The Sega Mega Drive's FM chip has a total of six channels, each with four operators. The sixth channel of the YM2612 can act as a basic digital to analog converter, whereby it reads an 8-bit value from memory and converts this directly to an analog voltage of an equivalent value.
Normally, a series of bytes is written to this area of memory - and the value is continuously changed - which is then heard a stream of samples, thereby giving rise to sample playback or software-based synthesis.
However, by simply setting the value of the DAC register without changing it over time, the sixth channel basically outputs a DC (direct current) signal. This DC signal seems to have some interesting interactions with the output of the other FM channels. For example, it is almost as if the DC signal can act as a filter for the other channels.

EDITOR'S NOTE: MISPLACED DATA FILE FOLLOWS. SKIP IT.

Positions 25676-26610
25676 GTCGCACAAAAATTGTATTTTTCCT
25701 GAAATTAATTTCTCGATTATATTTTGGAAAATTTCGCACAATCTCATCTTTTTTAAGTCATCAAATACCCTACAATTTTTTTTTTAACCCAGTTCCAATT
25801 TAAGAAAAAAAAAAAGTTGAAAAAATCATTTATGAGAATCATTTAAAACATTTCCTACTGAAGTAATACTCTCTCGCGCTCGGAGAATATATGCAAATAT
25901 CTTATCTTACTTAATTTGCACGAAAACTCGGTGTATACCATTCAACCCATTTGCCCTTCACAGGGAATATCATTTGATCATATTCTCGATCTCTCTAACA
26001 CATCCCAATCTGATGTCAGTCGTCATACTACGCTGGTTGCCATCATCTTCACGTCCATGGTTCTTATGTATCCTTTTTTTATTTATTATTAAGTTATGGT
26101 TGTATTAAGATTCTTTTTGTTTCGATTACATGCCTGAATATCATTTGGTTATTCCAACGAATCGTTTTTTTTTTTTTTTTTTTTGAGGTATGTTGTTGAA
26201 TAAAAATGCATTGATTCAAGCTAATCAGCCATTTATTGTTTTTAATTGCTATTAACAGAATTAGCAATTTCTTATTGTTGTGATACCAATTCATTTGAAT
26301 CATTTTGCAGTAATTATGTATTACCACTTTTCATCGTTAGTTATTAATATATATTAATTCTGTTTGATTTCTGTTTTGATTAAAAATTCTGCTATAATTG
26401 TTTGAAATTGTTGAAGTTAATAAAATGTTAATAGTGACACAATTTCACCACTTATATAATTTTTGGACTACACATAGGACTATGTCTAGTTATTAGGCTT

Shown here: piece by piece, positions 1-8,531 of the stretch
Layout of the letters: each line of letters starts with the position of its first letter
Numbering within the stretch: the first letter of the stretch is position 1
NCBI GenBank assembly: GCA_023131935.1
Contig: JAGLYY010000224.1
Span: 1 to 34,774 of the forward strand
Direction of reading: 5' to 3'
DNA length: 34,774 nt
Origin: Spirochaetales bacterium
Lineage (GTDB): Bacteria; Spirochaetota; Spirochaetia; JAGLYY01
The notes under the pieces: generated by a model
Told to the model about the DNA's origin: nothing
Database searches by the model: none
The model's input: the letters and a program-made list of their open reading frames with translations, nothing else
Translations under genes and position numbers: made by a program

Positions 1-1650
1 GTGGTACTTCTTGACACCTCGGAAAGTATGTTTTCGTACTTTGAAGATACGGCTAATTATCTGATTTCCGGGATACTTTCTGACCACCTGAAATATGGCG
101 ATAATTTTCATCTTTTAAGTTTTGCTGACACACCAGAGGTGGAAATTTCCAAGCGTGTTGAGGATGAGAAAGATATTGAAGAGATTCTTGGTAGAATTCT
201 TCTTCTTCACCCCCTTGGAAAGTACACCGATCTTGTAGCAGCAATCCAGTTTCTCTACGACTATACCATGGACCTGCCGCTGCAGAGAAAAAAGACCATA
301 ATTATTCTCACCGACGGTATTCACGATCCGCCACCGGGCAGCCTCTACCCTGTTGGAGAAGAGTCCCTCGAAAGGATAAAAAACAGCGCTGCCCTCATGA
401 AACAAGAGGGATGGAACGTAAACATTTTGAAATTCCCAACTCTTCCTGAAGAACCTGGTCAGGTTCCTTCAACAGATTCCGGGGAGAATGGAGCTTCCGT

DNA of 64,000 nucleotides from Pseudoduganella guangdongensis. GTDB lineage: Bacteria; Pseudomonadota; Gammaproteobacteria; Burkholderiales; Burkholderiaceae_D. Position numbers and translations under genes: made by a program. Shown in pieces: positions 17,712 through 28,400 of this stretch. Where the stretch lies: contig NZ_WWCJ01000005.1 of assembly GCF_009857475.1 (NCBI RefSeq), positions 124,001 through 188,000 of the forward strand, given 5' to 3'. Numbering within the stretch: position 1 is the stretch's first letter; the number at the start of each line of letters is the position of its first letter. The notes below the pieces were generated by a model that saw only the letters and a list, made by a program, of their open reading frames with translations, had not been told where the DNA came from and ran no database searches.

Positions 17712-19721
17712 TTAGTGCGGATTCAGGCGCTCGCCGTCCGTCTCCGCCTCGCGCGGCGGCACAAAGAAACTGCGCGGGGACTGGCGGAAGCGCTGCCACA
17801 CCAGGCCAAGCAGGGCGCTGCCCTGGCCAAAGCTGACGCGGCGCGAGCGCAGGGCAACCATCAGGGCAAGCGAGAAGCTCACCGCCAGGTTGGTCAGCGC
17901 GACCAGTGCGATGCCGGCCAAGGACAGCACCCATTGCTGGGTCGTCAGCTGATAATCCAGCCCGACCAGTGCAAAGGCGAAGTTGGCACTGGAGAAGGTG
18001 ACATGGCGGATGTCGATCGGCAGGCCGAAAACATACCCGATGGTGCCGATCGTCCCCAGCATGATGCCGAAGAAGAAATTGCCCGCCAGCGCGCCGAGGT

Here, you can listen to a single operator on channel one (in other words, a simple sine wave). The parameters of the channel playing the sinewave are not changed at all over time. The only element that is changed is the value of the DAC channel, which is slowly ramping down from a value of about 80 to 0 over a four bar length of time.
The musical effect is an interesting one, as both a) the signal sounds like it is slowly being rectified (or a low pass filter is moving up in frequency) and b) more noise from the power supply can be heard as the value approaches 0. Notice the artefact when the DAC value jumps from 0 back up to 80 in a single step. This creates an interesting pop, of course.
Here is an image of the sinewave when the DAC value is at a value of 80.
Here is an image of the sinewave when the DAC is at a value of 0.
The main differences are:
• The main waveform is lower in amplitude
• There are additional, non-smooth portions of the waveform appearing whenever the zero axis is crossed (this would account for what sounds like a filter filter frequency being moved)
• The sinewave is slightly cut off
Here is a slightly more musical example - a chord of five notes with the same DAC values as described earlier.